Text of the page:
I understand the ideas of team and how people as an organized group are more powerful than that as individuals, but where can the line be drawn here? Personally I look in a couple of specific areas. In Sales I like to look at how many people get compensated or commission for each individual sales success. How many commissions are being paid for each single sale? How many different forecasts and how many different sales reports is it showing up in? If individuals or groups are truly in or associated with the sales function, then their expenses should be associated with the sales function, they should carry quotas (remember, the more people in the sales group, the greater the quota that the group will need to carry in order to sustain the headcount) and their compensation should reflect a commission oriented structure.

In Operations I like to look at how many times each Delivery / Implementation opportunity must be presented for review, and to which audiences. I have been in roles where it was not uncommon to present the same information four to five times including “Dry Run” preparation, so that when you actually did present the information to the policy and decision senior management, it had the proper format and appearance. Operations are about efficiency, accuracy and speed. Do the job once, get it right and move on to the next one. The number of programs for efficiency and process improvement currently in vogue today would lead us to believe that it was amazing that any company was ever profitable or efficient in their operation.

Please do not get me wrong. I am fully in favor of providing any desired support to both Sales and Operations. I believe that the decision for requesting that support, and paying for that support should rest with the Sales and Operations teams. If Sales feels that it needs more sales support, then that support needs to be funded by sales in the form of increased sales targets and quotas. Most sales teams have a Sales per Staff metric. If Sales feels it needs more staff, then they need to generate more sales to support them. If Sales feels it can accomplish its goals with fewer staff, then they should be more richly compensated and commissioned for that as well. Sales is a Risk-Return role. If they are willing to take the risk associated with not attaining their goals, then they should also receive the associated and promised compensation when they achieve them.

On the other side of the divide, if operations feels that it needs more operations support, then that support needs to be funded by operations in the form of increased efficiencies and improved earnings associated with deliveries and implementations. If Operations is looking at an operating profit per staff metric, then more staff would need to generate greater efficiencies that would in turn generate better operating profits. If Operations feels it can accomplish its goals with fewer staff, then they too should be incited and provided bonuses for that as well.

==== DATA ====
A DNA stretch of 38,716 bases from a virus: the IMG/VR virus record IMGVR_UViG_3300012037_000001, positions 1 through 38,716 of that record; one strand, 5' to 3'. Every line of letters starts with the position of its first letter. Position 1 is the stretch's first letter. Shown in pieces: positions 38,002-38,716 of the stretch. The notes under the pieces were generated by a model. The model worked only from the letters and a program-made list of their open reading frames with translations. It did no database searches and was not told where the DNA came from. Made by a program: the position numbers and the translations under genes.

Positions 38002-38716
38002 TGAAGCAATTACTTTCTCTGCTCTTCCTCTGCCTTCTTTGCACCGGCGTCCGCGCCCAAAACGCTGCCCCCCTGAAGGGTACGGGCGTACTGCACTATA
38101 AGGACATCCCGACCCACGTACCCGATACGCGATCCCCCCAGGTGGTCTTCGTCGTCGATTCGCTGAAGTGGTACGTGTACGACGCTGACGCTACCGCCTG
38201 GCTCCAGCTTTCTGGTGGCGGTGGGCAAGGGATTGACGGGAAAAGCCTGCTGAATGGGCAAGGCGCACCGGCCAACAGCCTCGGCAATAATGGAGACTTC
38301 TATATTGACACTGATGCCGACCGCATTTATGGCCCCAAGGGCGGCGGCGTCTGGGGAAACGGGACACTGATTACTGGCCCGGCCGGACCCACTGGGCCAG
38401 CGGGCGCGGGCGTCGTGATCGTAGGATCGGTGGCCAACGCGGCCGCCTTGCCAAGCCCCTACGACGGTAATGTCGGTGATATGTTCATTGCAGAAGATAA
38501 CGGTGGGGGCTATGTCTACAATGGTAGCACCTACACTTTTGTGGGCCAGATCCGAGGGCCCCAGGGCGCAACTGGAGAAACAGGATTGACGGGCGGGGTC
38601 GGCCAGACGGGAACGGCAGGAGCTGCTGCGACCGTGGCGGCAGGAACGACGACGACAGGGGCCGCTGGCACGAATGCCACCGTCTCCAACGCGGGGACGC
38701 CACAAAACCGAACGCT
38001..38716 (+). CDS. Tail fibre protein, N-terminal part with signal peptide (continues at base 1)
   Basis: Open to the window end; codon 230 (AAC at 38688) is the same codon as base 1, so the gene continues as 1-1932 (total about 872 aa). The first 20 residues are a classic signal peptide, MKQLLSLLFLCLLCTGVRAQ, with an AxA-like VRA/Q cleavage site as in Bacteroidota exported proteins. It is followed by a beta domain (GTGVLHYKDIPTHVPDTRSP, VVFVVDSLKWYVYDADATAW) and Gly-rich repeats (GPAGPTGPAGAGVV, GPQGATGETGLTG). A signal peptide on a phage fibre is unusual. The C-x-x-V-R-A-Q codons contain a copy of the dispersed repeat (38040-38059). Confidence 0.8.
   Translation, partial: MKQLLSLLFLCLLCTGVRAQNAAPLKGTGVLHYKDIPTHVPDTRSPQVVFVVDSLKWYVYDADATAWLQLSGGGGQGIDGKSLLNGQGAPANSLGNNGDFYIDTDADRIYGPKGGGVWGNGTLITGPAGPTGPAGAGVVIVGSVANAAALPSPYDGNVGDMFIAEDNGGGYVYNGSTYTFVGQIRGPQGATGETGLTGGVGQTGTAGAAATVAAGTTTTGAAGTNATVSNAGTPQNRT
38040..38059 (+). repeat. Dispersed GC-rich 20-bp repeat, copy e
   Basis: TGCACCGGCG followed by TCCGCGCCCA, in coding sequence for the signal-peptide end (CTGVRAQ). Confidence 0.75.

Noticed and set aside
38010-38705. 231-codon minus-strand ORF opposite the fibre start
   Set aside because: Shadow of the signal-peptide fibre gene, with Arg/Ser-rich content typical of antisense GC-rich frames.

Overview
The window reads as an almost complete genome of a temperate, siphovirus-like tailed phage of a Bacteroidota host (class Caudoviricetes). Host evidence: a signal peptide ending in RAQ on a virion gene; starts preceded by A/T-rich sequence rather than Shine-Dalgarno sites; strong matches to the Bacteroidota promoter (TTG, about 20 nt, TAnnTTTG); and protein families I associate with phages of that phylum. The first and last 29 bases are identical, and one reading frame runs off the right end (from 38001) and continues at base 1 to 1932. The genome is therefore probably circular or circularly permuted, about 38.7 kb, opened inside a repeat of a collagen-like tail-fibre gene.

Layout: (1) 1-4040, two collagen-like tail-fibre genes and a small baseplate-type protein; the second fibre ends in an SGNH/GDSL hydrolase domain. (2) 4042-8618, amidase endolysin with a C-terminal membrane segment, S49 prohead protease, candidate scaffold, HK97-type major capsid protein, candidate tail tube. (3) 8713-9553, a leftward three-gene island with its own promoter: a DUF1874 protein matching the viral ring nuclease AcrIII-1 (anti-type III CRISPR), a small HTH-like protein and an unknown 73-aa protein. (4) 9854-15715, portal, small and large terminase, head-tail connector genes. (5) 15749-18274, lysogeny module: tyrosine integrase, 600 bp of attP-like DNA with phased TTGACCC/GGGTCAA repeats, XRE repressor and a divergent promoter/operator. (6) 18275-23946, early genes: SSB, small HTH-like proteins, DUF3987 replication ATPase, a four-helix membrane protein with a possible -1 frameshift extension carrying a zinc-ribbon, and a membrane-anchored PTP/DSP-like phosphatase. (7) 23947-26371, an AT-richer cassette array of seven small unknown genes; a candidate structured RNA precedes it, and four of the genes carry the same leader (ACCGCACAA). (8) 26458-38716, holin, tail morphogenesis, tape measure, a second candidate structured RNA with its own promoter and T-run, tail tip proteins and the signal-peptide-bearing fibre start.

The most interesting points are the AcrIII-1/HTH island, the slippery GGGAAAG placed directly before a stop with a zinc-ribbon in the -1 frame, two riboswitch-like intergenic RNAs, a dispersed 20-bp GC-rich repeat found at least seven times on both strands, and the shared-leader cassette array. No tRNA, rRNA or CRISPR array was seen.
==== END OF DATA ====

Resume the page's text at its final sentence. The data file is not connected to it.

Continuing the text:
It appears that as time has passed many of these supporting and enabling positions have migrated outside the control of the business function they were created to serve and have taken on lives and purposes of their own. Roles that were once viewed as specific ways to specific means seem to have become a means all unto their own.

It has been said that “When you are a hammer, everything looks like a nail.” I guess the business equivalent is that when you are in support, everything looks like it needs support.

Too many times the “support” decision seems to have been removed from the business line functions of Sales and Operations and put in the hands of some other management function. With this type of structure in place the support team loses its responsibility relationship with the line organization and becomes more of a corporate tax on those line organizations for programs that they may or may not agree with or support. How can the value of the support be quantified when it is no longer within the purview of the line function being supported.

If there is work that needs to be done within the business, but is outside the line functions of Sales and Operations, that is understandable. Don’t try and put it within those structures. Leave it within the management “support” structure where it too can be visible, monitored and hopefully quantified. Leave the support of both Sales and Operations to those functions where they can decide and implement the levels and types of support structures, if any, that they desire or need. By assuring that those functions have clear objectives, financial and otherwise, you can be reasonably assured that any support that they request and fund will be valuable to the business.

Cloud Computing – Yes, Cloud Management – No

As the use of cloud computing proliferates, the ability to access applications via the network without having a defined path or structure to them, we also seem to be proliferating “Cloud Management”. Cloud management is the creation of a matrix structured organization where both responsibilities and reporting structures are overlapped.


Cloud management can occur when Sales reports via a geographic structure, Operations, Marketing and Support report into functional structures and customers are organized by vertical market alignments. The cloud gets worse when none of these reporting structures converge until the very senior most levels in the organization.


The net result is that usually each reporting structure begins to duplicate aspects of the other functions due to the number and difficulty of management hand-offs and the lack of overall alignment. Sales will create operations and support “like” groups, operations will create sales and support “like” groups,etc. to make sure that their needs are looked after.


When multiple groups have similar responsibilities, it ends up that no group has final responsibility.One group will always think another has the responsibility, and can point somewhere else when the goal is not achieved. The matrix organization structure can be very elegant in theory, but very difficult to implement and work well. Organizations where reporting structures, responsibilities and objectives are clear, simple and defined reduce functional overlap and clear up the business confusion that the “Cloud”can create.